Set a day a year to beat the insurance agents at their own game. Shop around. Don’t be lazy. Invest the money saved or use it to buy something fun. But don’t pay more than you have to on insurance.
4. Separate Discretionary from Essential Spending
Work out what you spend your money on. Separate your essential spending (mortgage, food….) and your discretionary spending (meals out, coffee, holidays….). Work out how much you want to budget from now on for your discretionary spending and use this budget to help you decide which spending really brings you value. Work out your money management system. Spend your discretionary budget on what brings you joy, and don’t waste it on rubbish you regret.
5. Sleep on it before Purchasing
Impulse purchasing is so easy now. You don’t even have to go find your credit card. One minute your spying on your ex’s Facebook page, the next thing you are seduced by an ad, and have brought yet another gadget you won’t use.
Make a rule of introducing a delay between wanting to buy and actually buying. It could be 24 hours, 72 hours or a week (or more). Many of those purchases will simply be forgotten, you can then go ahead and purchase the ones you still want guilt free.
6. Use your Local Library
Use it or lose it. This is a fantastic community resource, although by my observation sadly underutilized by those that need it the most. Borrow books instead of buying when possible can save you quite a bit if you are a total book worm, or have kids.
7. Use Power Efficiently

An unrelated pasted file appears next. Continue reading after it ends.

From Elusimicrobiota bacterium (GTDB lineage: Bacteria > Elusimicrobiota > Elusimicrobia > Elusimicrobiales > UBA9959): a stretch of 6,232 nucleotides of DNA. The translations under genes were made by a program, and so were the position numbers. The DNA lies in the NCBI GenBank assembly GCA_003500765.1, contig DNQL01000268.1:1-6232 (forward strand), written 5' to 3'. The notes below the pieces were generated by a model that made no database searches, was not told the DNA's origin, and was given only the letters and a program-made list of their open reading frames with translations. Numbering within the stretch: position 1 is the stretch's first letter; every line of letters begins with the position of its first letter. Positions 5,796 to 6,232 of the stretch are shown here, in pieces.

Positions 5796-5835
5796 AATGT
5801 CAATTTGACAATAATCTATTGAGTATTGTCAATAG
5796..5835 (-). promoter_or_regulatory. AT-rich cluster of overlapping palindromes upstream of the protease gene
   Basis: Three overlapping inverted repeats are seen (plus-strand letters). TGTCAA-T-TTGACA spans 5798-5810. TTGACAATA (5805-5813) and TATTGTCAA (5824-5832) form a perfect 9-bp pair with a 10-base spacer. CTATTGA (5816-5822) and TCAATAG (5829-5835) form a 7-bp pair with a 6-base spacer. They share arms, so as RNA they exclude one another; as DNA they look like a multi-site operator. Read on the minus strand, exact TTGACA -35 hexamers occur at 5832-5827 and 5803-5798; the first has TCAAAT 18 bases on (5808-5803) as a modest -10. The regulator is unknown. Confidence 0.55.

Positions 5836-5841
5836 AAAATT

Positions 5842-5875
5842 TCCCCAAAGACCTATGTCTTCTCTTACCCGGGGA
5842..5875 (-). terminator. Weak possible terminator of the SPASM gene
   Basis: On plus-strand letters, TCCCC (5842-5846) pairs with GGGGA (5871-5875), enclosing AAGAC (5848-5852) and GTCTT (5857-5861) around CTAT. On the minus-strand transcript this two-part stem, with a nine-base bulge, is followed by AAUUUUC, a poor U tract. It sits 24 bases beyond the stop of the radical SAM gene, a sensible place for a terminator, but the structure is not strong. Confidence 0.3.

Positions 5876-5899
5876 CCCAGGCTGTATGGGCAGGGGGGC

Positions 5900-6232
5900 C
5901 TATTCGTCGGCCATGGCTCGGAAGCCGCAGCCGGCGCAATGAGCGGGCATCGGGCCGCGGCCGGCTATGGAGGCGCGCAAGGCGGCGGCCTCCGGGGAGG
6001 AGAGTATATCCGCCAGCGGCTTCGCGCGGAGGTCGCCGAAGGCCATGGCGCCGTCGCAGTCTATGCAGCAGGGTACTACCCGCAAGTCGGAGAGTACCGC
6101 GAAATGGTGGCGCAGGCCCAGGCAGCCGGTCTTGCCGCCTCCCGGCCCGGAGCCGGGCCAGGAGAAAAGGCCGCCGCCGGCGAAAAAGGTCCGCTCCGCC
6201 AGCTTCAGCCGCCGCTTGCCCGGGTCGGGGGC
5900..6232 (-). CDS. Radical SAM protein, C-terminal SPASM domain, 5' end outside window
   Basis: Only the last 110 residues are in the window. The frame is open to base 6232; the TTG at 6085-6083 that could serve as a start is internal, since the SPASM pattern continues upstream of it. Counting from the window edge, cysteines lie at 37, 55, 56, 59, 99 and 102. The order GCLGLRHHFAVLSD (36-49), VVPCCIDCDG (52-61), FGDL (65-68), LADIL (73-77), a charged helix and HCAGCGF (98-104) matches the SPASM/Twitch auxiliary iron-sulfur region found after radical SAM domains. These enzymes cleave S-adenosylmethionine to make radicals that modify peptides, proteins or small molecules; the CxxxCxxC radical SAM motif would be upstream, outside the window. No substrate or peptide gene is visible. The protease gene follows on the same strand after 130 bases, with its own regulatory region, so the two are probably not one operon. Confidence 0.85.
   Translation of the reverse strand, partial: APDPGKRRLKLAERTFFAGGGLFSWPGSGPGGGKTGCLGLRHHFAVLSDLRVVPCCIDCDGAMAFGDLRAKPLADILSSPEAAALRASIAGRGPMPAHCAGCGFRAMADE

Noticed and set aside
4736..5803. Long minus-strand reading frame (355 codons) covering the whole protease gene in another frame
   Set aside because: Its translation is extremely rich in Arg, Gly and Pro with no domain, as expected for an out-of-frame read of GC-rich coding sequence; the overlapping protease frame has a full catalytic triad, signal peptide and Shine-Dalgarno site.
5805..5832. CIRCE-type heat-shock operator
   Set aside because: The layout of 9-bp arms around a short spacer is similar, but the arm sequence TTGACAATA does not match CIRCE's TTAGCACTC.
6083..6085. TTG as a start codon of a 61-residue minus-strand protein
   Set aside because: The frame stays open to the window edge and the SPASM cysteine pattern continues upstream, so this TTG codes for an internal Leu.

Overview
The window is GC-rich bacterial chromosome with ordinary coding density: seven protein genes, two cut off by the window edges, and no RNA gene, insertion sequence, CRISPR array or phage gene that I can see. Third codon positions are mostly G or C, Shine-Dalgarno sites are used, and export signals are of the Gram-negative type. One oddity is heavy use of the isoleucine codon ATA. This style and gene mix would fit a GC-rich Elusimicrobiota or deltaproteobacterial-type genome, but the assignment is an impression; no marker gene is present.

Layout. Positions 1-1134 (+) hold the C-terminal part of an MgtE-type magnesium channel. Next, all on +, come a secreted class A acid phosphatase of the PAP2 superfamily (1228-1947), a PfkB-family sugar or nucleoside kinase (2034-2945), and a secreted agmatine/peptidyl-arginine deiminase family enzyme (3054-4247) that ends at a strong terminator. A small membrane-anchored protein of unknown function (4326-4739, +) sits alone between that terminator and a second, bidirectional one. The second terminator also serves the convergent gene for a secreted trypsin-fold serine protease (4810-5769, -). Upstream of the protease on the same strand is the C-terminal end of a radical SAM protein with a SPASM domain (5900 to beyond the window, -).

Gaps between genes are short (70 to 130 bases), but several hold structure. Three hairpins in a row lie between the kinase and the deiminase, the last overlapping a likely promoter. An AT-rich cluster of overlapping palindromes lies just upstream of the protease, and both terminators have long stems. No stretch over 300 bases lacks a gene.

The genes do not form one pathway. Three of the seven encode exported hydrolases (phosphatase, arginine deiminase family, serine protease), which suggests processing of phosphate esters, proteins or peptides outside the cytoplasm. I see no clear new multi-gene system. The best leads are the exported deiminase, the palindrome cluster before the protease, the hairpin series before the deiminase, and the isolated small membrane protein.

Work out when it is most efficient to use the washing machine and dishwasher, and make it your usual daily routine to put them on (with a timer if desired) at that time. Turn lights and power sockets off. Use grey water to water the garden (on timed sprinkler, unless you love to water).
8. Mend, Make Do and Borrow
Don’t buy something new at every time. I promise you, at some point in your life you will likely be overwhelmed with belongings you don’t have room to store. Borrow, mend or make do when possible.
9. Don’t tip the tax man!
10. Build in balance
Don’t forget to spend joyfully along your journey. Ensure you set, and use your fun budget. Life shouldn’t be all about saving money. Like many things, it is easy to get a little obsessed. If you find yourself really uncomfortable about spending a little money, you may have gone too far.
With big purchases and scary decisions, I like to consider whether I would regret not doing this on my deathbed. It helps me take that leap when I really want to do the thing.
Work out ways you can make more value, whilst minimising cost. For example using frequent flyer Australia to fund holidays. Using cash back and shopping around.
What are your frugal tips for readers? Comment and share the ones you use below.
Aussie Doc Freedom is not a financial adviser and does need offer any advice. Information on this website is purely a description of my experiences and learning. Please check with your independent financial adviser or accountant before making any changes.